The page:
Did you know April is Autism Awareness month? And that Tuesday, April 2nd, was World Autism Awareness day? Organisations all over the world held various fundraisers and events to help spread the word and raise money to help fund research and support groups. “Light it up blue” is the signature campaign of Autism speaks, an organisation dedicated to finding solutions for individuals on the spectrum and their families through advocacy and support and individuals dressed head to toe in blue to do their part to raise awareness. And while the fundraising events are often high energy and fun, it is important to remember the reason for holding them, and the sobering reality of living with autism.
Autism spectrum disorder (ASD) is thought to affect as many as 1 in 68 children in the US. As suggested by the name, it refers to a range of conditions generally characterised by poor social skills, repetitive behaviours and speech and behavioural impairments, which are often accompanied by other medical challenges. It is most often first seen in young children who initially develop slower than average in their ability to. Their inability to interpret or show emotions conventionally often leaves them to be misunderstood but more and more research is helping us to understand how they see the world and how we can help them best.
On the high functioning end of the spectrum, individuals can manage alone or with minimal help on a day-to-day basis, although understanding social norms and interactions can be a far more daunting challenge for them. Low functioning individuals however will need constant care and monitoring. This care will usually come from their parents, which can be a big time and financial burden, especially if they are unable to find supportive schools and services. Therapy and specialised education is essential, however 50,000 teens with autism will lose their school based autism services each year as they grow to be adults. It is a lot harder to find accommodating services as adults.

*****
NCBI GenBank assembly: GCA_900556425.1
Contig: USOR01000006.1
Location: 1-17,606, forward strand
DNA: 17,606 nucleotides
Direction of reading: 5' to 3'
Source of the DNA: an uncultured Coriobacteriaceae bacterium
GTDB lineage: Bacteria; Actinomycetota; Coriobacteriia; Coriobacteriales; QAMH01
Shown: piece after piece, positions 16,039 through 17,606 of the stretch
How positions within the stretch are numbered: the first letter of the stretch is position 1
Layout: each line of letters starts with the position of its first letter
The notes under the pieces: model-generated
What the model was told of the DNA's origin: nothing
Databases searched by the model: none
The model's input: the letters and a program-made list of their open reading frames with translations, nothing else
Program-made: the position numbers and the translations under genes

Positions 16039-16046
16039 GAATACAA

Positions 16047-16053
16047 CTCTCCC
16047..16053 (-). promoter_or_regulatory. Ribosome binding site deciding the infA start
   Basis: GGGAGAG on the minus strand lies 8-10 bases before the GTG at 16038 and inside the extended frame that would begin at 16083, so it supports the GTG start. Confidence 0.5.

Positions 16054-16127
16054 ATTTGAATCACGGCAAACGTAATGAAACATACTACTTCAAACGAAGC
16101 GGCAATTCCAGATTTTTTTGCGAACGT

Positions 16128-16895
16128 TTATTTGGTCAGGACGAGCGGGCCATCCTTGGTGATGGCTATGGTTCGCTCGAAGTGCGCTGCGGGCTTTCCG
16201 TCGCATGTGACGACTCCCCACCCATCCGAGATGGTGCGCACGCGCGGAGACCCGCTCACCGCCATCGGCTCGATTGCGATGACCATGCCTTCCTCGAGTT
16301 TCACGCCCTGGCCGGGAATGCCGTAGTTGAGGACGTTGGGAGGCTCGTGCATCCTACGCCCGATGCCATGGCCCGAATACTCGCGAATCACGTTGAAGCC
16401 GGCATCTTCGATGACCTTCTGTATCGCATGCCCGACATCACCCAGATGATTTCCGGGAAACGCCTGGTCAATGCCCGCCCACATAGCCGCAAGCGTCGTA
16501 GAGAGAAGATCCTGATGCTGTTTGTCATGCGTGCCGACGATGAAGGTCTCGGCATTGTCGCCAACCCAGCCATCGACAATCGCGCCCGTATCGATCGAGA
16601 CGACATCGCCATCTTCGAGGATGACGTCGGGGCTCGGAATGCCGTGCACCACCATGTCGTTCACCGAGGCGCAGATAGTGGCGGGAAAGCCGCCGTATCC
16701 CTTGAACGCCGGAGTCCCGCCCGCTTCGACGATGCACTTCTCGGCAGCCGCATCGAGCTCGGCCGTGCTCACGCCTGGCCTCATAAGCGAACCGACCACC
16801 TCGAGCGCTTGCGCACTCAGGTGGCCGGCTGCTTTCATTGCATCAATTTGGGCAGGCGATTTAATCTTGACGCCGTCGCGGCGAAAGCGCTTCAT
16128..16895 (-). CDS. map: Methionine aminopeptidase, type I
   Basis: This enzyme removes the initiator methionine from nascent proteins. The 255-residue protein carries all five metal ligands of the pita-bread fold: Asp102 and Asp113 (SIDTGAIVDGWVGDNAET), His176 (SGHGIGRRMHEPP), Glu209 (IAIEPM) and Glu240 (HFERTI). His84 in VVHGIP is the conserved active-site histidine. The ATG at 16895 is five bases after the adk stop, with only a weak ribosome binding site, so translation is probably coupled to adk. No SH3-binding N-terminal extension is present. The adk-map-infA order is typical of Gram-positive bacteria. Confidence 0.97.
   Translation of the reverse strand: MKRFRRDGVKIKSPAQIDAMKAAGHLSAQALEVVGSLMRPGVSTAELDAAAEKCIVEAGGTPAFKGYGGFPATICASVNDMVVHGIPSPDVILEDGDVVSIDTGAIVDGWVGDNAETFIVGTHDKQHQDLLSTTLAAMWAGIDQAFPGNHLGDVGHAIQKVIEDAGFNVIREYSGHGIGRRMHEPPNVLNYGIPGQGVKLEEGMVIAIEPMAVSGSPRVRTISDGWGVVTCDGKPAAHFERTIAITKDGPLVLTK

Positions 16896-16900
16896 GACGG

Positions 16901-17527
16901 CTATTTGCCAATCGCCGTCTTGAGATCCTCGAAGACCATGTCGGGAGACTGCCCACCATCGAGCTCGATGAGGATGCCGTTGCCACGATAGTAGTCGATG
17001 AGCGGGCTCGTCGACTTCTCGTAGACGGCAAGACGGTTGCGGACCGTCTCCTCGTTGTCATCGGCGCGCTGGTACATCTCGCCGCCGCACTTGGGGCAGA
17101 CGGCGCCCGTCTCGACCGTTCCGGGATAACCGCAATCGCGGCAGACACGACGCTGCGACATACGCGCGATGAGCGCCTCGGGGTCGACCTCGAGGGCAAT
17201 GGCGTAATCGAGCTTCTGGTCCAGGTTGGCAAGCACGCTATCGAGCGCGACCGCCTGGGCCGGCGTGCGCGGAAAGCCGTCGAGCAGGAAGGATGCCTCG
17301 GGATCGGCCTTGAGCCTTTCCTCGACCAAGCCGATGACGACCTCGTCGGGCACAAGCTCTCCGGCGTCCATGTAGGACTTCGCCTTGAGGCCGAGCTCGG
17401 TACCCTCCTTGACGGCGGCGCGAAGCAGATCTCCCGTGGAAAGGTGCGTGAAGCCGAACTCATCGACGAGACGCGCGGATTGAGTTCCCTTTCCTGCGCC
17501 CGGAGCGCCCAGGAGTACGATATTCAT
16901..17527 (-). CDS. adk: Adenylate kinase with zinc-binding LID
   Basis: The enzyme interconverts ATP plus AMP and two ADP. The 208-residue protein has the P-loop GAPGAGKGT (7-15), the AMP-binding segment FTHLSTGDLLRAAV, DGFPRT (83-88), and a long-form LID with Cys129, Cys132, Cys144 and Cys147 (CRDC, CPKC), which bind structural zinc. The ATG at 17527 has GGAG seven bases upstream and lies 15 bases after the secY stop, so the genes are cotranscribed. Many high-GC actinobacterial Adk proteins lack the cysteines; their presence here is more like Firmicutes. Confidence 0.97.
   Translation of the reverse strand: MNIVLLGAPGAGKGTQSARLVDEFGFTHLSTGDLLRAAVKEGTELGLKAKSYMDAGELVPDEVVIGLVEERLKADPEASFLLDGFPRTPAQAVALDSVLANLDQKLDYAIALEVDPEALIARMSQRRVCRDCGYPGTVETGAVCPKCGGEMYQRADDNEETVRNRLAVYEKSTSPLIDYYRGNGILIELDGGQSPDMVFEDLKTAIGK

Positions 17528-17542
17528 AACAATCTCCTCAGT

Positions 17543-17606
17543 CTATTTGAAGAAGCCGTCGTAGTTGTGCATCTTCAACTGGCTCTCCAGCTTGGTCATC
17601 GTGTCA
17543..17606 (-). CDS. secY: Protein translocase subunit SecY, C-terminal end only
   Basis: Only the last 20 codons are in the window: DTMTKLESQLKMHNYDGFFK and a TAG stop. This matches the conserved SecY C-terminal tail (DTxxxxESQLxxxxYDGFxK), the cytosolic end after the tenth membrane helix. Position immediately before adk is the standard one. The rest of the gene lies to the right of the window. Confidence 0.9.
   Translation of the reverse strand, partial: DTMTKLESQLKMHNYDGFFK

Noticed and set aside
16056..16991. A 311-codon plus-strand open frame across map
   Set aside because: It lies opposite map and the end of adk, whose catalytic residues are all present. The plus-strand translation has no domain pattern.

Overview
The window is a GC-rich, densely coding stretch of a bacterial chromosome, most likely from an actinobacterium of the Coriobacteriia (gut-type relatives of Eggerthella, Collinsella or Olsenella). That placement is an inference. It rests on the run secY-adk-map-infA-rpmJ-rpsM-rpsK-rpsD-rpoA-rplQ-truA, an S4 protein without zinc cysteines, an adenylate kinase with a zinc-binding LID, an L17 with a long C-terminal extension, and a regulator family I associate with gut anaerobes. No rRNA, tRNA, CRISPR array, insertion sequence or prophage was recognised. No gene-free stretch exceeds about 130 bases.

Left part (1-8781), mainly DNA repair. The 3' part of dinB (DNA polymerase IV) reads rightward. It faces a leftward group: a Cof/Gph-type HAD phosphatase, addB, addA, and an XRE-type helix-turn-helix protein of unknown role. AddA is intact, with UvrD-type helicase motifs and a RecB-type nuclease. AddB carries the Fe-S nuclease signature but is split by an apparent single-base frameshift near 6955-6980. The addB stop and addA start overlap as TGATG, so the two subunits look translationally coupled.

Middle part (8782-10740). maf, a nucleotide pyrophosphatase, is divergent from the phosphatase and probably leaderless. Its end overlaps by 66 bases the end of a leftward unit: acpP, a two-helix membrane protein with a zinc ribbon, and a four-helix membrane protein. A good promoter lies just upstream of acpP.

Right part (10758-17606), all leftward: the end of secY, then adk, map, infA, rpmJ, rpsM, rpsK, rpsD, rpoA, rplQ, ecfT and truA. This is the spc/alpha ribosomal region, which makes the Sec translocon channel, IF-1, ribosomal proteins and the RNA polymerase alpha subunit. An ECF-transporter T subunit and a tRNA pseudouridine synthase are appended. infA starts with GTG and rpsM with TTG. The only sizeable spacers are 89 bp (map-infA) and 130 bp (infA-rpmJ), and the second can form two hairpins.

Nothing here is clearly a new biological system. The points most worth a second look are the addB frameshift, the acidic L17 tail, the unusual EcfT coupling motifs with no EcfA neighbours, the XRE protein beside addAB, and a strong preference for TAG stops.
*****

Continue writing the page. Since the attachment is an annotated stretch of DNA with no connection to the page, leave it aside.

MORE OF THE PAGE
Understanding of the causes and development of ASD is limited. Some individuals grow out of the disorder and significantly improve while others don’t and it is unclear why. The chances seem to be higher for those who are diagnosed early and so it is so important for people to be able to recognise the signs. In order to improve the prognosis and development of the disorder, it is imperative to further our understanding of the genetic/environmental basis through research.
And for this reason, we need to make sure we continue to fundraise and hold events to raise awareness. Every little bit counts! So tell your friends and family about autism awareness month, hold a bake sale, or even donate through the autism speaks website. Do your bit and make a difference.
For more information on ASD and how you can get involved, visit the autism speaks website at https://www.autismspeaks.org